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Drewry: The number of global containers has fallen for the first time in 14 years

Drewry: The number of global containers has fallen for the first time in 14 years


The ongoing Russia-Ukraine conflict, sharp increases in global energy and food prices, and rising inflation rates continue to negatively impact the container shipping industry. Trade forecasts for 2023 are further reduced. And as congestion in the supply chain eases, capacity equipment that has poured into the fleet over the past two years is being released. According to Drewry's recently released Container Equipment Forecast, the number of containers in service will fall by 3% by 2023, while the idle tonnage and scrap rate of shipping lines will also rise.


According to Drewry's latest assessment, these negative factors mean fewer containers are needed at a time when the fleet has an estimated surplus of more than 6m teu. This is due to the record number of new containers delivered in 2021, when shippers and shipping companies were unable to retire old containers due to congestion and therefore produced over 7 million teu of additional container equipment.


Aging containers are now being sold to the secondary market at a faster rate as shipping lines, especially shipowners, address overcapacity and bring them back in line with existing and short-term demand and ship capacity projections. Since the summer, there has been a significant increase in container equipment being suspended and returned to lessors because shipping lines have not renewed or extended contracts. This will last until 2023. Lessors are also affected by the shipping line's decision to own more equipment directly. Nearly 70% of dry cargo containers delivered so far this year have gone to shipping lines -- a reversal of the trend over the past decade when lessors dominated orders.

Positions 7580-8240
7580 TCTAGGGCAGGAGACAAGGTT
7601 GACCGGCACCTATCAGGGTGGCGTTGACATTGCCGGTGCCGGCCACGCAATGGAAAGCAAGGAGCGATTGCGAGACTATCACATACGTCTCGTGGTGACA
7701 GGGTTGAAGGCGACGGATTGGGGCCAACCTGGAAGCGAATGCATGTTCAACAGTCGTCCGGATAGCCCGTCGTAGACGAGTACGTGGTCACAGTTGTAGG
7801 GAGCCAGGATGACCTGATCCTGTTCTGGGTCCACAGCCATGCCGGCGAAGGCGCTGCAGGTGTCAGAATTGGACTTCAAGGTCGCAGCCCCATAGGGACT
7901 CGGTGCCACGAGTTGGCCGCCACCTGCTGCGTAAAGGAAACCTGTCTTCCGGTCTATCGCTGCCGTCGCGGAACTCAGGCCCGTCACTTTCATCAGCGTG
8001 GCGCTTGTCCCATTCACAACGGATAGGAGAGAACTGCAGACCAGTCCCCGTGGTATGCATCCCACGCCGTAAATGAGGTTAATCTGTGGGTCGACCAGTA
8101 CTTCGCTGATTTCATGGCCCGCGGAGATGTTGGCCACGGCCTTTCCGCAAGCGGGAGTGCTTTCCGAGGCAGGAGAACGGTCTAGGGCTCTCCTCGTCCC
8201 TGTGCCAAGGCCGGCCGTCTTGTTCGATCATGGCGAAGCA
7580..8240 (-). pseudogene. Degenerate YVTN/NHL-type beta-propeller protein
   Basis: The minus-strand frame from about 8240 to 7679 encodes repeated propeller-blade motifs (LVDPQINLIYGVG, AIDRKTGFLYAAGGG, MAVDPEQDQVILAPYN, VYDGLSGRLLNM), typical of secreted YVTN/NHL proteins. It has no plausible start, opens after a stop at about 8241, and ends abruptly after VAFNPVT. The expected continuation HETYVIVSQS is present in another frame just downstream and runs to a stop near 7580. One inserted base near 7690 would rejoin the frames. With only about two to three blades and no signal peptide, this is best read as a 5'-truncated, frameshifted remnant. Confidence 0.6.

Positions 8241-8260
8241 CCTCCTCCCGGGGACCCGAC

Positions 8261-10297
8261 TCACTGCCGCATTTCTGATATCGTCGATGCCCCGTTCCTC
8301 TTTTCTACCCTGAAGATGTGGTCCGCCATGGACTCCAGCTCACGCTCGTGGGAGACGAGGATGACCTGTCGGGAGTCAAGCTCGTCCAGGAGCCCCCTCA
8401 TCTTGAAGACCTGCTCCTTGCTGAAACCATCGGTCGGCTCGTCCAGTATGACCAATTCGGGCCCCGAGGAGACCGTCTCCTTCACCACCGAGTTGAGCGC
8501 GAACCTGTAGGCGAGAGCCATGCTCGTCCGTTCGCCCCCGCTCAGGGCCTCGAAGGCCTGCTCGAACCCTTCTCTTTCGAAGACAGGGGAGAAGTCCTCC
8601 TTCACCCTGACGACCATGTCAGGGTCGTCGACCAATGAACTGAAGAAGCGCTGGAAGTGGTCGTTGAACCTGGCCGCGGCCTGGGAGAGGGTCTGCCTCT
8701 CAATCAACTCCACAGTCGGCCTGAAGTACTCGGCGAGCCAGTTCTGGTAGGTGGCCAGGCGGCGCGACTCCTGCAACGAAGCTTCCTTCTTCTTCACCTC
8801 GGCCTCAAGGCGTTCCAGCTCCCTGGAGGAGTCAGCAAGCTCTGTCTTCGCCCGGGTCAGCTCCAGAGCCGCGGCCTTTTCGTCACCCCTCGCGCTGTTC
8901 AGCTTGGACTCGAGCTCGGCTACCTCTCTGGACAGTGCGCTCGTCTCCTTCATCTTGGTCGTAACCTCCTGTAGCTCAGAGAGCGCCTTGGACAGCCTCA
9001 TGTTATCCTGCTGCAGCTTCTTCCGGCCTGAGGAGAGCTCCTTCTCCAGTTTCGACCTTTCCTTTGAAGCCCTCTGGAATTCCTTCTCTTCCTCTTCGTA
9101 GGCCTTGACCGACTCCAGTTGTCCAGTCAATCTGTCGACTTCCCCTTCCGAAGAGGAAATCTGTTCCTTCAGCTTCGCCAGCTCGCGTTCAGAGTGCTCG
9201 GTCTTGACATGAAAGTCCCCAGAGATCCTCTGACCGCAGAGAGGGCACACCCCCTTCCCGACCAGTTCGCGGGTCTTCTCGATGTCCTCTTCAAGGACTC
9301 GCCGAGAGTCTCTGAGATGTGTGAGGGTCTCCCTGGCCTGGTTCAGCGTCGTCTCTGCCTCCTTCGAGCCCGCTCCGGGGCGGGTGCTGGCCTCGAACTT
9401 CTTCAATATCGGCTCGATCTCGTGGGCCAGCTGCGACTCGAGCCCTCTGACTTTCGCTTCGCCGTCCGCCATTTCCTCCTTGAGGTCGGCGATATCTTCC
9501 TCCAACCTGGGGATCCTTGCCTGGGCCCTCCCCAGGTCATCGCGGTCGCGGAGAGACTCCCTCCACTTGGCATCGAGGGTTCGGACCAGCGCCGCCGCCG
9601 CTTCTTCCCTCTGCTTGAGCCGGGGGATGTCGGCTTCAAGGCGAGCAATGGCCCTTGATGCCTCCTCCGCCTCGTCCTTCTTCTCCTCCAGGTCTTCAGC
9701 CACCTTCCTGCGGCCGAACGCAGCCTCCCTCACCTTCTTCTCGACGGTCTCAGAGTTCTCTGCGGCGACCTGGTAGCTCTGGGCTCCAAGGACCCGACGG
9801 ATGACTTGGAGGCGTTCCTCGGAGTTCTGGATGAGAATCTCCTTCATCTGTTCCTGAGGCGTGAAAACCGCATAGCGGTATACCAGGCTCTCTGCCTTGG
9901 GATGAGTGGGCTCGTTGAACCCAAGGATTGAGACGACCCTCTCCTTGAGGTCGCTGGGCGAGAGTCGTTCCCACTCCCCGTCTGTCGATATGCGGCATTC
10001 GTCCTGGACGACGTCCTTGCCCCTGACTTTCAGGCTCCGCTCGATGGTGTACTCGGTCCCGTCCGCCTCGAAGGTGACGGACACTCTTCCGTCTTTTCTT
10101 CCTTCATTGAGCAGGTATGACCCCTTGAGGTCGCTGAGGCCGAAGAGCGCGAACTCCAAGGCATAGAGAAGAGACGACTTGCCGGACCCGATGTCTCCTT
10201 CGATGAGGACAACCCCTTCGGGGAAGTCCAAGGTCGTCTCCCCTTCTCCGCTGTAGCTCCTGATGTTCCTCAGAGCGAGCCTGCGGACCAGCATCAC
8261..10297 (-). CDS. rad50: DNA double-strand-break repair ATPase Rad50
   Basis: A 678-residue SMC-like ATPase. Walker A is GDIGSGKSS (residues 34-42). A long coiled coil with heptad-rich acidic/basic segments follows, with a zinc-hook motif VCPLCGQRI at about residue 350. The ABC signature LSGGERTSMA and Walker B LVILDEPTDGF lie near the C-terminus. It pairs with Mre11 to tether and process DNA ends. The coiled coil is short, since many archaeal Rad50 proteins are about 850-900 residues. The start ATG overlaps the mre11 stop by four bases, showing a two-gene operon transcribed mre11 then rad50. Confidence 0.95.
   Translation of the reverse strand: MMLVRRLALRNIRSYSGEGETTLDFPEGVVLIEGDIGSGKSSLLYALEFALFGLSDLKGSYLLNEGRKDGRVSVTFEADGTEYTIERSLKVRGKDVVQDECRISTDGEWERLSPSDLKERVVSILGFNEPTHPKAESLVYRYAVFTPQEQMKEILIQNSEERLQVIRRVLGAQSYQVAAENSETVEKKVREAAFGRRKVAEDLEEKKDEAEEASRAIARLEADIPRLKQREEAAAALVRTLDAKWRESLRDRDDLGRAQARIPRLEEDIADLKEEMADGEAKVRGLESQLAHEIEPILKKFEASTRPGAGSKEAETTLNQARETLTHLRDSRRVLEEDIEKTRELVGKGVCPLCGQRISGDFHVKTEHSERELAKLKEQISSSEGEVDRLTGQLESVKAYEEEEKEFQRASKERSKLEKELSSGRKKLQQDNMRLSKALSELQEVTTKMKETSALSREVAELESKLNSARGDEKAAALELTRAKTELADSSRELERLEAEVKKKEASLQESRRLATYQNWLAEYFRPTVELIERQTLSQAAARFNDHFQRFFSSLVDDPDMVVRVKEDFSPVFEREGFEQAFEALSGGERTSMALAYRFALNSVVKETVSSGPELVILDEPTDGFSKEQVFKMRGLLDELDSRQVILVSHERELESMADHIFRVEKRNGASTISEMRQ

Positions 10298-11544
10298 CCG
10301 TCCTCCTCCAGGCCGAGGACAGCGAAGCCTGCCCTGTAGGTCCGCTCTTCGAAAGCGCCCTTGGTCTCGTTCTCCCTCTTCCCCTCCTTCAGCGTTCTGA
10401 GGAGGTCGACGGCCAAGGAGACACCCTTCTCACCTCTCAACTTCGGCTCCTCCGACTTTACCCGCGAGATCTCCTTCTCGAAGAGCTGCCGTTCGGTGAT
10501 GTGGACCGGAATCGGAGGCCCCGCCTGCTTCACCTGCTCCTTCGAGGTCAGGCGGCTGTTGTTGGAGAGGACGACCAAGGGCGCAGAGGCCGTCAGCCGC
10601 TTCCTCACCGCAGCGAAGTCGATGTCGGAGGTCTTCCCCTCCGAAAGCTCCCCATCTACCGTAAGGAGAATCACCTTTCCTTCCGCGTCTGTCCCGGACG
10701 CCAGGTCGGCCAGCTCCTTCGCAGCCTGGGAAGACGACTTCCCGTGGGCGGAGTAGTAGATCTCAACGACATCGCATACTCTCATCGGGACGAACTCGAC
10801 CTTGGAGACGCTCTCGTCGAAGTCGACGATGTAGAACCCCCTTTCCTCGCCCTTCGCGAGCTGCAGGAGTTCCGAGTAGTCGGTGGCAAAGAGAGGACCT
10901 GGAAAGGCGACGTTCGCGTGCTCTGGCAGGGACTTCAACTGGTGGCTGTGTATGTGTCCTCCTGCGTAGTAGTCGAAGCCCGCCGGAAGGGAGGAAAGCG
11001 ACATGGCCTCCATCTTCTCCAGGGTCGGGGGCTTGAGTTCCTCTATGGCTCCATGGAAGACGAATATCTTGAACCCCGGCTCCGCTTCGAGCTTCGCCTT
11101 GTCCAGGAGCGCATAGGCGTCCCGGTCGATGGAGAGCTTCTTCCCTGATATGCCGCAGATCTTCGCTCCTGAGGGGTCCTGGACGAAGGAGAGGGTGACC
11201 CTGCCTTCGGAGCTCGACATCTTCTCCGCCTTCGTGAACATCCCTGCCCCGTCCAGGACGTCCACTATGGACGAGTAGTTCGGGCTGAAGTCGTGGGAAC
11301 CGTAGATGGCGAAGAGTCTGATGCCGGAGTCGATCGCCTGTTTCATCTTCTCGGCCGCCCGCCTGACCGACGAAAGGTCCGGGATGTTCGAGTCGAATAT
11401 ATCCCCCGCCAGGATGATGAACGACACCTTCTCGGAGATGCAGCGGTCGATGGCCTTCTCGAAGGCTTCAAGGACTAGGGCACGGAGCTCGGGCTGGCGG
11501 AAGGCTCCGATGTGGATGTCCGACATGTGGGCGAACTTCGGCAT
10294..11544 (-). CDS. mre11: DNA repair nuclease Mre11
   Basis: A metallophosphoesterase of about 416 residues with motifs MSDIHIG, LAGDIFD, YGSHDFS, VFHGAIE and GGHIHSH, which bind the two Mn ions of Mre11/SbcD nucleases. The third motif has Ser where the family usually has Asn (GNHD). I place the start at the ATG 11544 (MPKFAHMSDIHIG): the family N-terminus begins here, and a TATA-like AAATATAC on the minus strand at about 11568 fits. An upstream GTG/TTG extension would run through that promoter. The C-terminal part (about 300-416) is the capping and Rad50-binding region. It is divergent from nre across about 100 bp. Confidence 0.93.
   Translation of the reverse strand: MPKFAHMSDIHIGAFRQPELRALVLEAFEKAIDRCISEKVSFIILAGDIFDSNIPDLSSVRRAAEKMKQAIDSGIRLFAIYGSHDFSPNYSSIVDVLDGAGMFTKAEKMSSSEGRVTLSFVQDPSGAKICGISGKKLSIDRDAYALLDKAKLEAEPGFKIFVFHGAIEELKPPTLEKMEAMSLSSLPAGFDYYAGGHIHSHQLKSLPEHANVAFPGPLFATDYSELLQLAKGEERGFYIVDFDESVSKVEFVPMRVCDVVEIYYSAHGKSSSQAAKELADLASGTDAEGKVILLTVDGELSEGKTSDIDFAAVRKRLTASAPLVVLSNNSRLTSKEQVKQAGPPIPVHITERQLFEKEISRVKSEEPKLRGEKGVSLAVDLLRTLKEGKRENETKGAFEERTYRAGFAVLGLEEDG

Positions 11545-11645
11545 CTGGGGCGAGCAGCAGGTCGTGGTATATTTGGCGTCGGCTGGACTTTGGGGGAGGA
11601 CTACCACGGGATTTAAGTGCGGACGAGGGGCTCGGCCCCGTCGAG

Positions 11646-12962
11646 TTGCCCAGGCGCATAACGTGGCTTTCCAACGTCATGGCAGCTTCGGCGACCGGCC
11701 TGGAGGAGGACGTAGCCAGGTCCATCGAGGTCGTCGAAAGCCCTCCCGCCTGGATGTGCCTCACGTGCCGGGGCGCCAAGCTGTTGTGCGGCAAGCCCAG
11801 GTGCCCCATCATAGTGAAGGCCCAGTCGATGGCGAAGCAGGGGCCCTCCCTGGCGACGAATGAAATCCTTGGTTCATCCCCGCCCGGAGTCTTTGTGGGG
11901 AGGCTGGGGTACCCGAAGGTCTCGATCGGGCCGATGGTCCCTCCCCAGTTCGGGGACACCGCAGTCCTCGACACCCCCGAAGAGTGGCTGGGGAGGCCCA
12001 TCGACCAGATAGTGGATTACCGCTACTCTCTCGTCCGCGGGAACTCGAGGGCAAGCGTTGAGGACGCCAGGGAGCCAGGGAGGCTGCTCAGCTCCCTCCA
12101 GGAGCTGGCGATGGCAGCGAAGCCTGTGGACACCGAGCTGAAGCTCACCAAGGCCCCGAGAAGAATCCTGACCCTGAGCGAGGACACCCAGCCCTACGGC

Inventories at China's container factories have risen to more than 750,000 teu by the end of September and are likely to rise further, so the appetite to order new containers is weak. Drewry predicts that production of container equipment will fall sharply in 2023 because few shippers are expected to expand their fleets and not every decommissioned container will be replaced by a new one. Globally, the amount of in-service equipment will fall from 50.8mteu in 2022 to 49.3mteu in 2023 and production will slide to an estimated 497,000 teu, only slightly higher than the post-financial crisis record in 2009. The global fleet is expected to fall by 3% next year, followed by a decline in container equipment, the first decline in 14 years.


After that, Drewry expects the market to rebound and annual production of new container equipment to return to the 4.4-5.2 mteu range by 2026, with replacement demand accounting for more than 50 percent of all annual production. The global container equipment pool is expected to begin expanding again after a 3% decline in fleet size in 2023.


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